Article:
There's a pretty easy way to tell if a propose two- (or more) tier system of allegedly equal rights/facilities/services is ACTUALLY equal, whether in substance or (at the very least) in the expectations and conceptions of those arguing in favor of the separation.

    It's a classic approach drawn from cake-cutting algorithms: if the situation is one of two entities, then one "cuts" (establishes the terms or enumerates the rights/goods/services associated with the two separate-but-allegedly-equal packages)...while the other chooses (with the chooser keeping what they chose, and the cutter keeping whatever other option is left over).

    The basis of this approach should be obvious: if those seeking to do the separating are genuine believers in separate-can-be-equal, then they should have no objection to having the other group (the group being targeted for separate treatment) keeping the choice of which track/tier of rights and services they have access to. For example, if current legal recognition of marriage is so closely on par with civil unions, then advocates of separate-but-equal would themselves be engaging (no pun intended) in civil unions and marriages on a roughly equal basis. I'd have to dig a bit later on to see if I can find numbers on this, but my first impression is that there remain very, very few heterosexual civil unions (relative to legally recognized marriages) among the population of committed hetero couples seeking legal recognition of their relationship.

    This is of course worlds away from what we're actually in right now with regards to legal recognition of gay and lesbian marriages, which is a case where a dominant and already-entitled hetero population holds most of the chips and is allowed to decide upon matters they have no direct stake in. It's a classic case of moral hazard, and fundamentally antidemocratic.
    I've moved on to a better forum (scienceforums.net). Facts matter, and I don't have the time or energy for putting up with the pretense that they don't. PM me if you'd like me to get in touch with you when I'm done developing my own forum system, likely towards the end of 2013.

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    Re: Is "separate but equal" inherently unequal?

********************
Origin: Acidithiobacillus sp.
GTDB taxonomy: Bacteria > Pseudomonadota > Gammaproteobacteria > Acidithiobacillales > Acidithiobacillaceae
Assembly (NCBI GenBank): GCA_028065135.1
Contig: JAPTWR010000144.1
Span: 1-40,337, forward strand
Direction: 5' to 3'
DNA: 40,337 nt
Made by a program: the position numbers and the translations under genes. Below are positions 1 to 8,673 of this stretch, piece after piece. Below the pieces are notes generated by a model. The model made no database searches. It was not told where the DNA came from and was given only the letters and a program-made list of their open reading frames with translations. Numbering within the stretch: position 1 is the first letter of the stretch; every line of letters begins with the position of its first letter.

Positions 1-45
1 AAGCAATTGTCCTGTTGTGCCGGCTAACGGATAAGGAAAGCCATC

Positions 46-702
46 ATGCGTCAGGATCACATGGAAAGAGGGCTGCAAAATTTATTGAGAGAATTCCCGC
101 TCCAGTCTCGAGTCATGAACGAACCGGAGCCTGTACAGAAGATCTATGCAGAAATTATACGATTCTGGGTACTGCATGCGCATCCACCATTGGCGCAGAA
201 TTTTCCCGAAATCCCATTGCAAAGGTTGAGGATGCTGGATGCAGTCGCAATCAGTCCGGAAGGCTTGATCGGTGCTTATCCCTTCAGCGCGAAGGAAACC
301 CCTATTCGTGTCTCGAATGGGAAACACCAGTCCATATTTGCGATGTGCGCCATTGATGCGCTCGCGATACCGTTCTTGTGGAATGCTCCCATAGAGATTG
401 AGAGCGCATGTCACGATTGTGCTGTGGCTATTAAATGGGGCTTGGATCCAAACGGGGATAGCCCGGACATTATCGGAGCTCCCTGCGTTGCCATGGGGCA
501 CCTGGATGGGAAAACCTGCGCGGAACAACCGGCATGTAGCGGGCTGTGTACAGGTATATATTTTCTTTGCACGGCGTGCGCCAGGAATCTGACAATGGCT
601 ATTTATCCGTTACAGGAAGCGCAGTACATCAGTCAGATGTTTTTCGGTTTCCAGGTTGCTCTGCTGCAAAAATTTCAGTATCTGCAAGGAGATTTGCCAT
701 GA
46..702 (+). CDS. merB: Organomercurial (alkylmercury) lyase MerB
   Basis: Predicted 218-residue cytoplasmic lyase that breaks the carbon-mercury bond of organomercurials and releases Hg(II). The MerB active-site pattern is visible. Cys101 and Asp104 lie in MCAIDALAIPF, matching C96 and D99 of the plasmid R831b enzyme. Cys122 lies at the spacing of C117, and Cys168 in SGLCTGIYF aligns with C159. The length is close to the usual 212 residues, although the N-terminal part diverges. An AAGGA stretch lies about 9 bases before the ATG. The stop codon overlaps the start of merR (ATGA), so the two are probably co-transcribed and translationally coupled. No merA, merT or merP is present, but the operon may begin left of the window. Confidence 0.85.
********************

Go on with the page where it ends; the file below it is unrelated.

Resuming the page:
Separate but equal sounds wonderful until it is applied, as with the racial segreagtion use originally proclaimed as equal. As an earlier post pointed out, if one proposed a trade, say swapping the black/white signs on school or restroom facilities both groups may be surprised how unequal those facilities really were.

    We now have this mainly for gender yet never intended it to be "unfair", but to maintain "tradition" just like the prior racial version or to elevate females "artificially" since they can not successfully compete "heads up" with males in some areas. This is done now to help women feel 'included' while actually being excluded. For example, college sports rules (laws?) say that for every male sports player there must be a separate, yet not equal (except in number) female sports player. If your college has a male football team that has 100 players you must create 100 female players in some sport(s) to "balance that out", perhaps a female swim team, some female golfers and a female vollyball team. But in the name of "fairness" that is the deal, because obviously women are very unlikely to make the college football team, yet it generates tons of money for the school, so somehow that means that we must benefit female athletes "equaly" too. Why this is fair is beyond me, as most males can't make the college football team either, yet they get no 'alternate' special free benefit offers to try out for.

    There is also the military version of gender pseudo separation, some positions are male only and some are either gender, yet I know of none that are female only. The pay is essentially the same except for those not permitted equal access to "combat pay" slots, or getting ample overseas or shipboard time to advance in rank as rapidly (there may be more strange remedies for this, but I know of very few, when I was with the US Navy, only females got Guam and Iceland shore duty counted as "shipboard" assignments), but the physical requirements for the "either gender" slots are strangely not equal, the males must be more physically "able" to do the SAME job as the females, yet this is somehow seen as "fair" and necessary. Imagine if we had different minmum qualification standards based on other factors - woops, we do that too in the military, as you age, less is expected of you physically, even if you are likely paid more due to rank and time in service. We accept all sorts of 'separate' things yet rarely call them 'unequal" even when they actually are.
    Last edited by ttwtt78640; 06-07-12 at 09:25 PM.